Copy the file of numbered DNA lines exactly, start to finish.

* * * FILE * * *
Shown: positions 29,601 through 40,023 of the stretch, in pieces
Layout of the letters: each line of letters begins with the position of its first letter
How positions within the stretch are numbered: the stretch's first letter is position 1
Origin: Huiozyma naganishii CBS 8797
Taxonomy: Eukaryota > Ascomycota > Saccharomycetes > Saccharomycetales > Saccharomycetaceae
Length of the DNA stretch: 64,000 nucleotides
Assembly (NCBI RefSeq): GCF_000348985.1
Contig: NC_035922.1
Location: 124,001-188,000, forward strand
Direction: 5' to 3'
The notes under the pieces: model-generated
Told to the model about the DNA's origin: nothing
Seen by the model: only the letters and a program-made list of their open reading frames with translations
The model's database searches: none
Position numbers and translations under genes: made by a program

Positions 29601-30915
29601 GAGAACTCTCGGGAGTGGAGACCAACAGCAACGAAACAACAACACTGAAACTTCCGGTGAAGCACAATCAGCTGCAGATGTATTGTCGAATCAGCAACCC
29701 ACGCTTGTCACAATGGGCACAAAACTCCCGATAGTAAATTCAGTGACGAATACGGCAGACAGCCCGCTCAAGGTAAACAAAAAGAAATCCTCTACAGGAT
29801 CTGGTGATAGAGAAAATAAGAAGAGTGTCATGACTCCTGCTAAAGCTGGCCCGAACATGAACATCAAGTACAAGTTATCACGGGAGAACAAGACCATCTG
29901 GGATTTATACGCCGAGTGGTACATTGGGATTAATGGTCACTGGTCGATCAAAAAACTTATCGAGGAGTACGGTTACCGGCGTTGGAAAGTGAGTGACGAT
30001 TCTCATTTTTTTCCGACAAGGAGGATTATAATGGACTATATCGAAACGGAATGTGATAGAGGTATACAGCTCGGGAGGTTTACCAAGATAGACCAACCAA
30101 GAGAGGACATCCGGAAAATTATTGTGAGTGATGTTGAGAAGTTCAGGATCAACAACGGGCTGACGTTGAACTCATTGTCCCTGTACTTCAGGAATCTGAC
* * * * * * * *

Shown: positions 29,601 through 40,023 of the stretch, in pieces
Layout of the letters: each line of letters begins with the position of its first letter
How positions within the stretch are numbered: the stretch's first letter is position 1
Origin: Huiozyma naganishii CBS 8797
Taxonomy: Eukaryota > Ascomycota > Saccharomycetes > Saccharomycetales > Saccharomycetaceae
Length of the DNA stretch: 64,000 nucleotides
Assembly (NCBI RefSeq): GCF_000348985.1
Contig: NC_035922.1
Location: 124,001-188,000, forward strand
Direction: 5' to 3'
The notes under the pieces: model-generated
Told to the model about the DNA's origin: nothing
Seen by the model: only the letters and a program-made list of their open reading frames with translations
The model's database searches: none
Position numbers and translations under genes: made by a program

Positions 29601-30915
29601 GAGAACTCTCGGGAGTGGAGACCAACAGCAACGAAACAACAACACTGAAACTTCCGGTGAAGCACAATCAGCTGCAGATGTATTGTCGAATCAGCAACCC
29701 ACGCTTGTCACAATGGGCACAAAACTCCCGATAGTAAATTCAGTGACGAATACGGCAGACAGCCCGCTCAAGGTAAACAAAAAGAAATCCTCTACAGGAT
29801 CTGGTGATAGAGAAAATAAGAAGAGTGTCATGACTCCTGCTAAAGCTGGCCCGAACATGAACATCAAGTACAAGTTATCACGGGAGAACAAGACCATCTG
29901 GGATTTATACGCCGAGTGGTACATTGGGATTAATGGTCACTGGTCGATCAAAAAACTTATCGAGGAGTACGGTTACCGGCGTTGGAAAGTGAGTGACGAT
30001 TCTCATTTTTTTCCGACAAGGAGGATTATAATGGACTATATCGAAACGGAATGTGATAGAGGTATACAGCTCGGGAGGTTTACCAAGATAGACCAACCAA
30101 GAGAGGACATCCGGAAAATTATTGTGAGTGATGTTGAGAAGTTCAGGATCAACAACGGGCTGACGTTGAACTCATTGTCCCTGTACTTCAGGAATCTGAC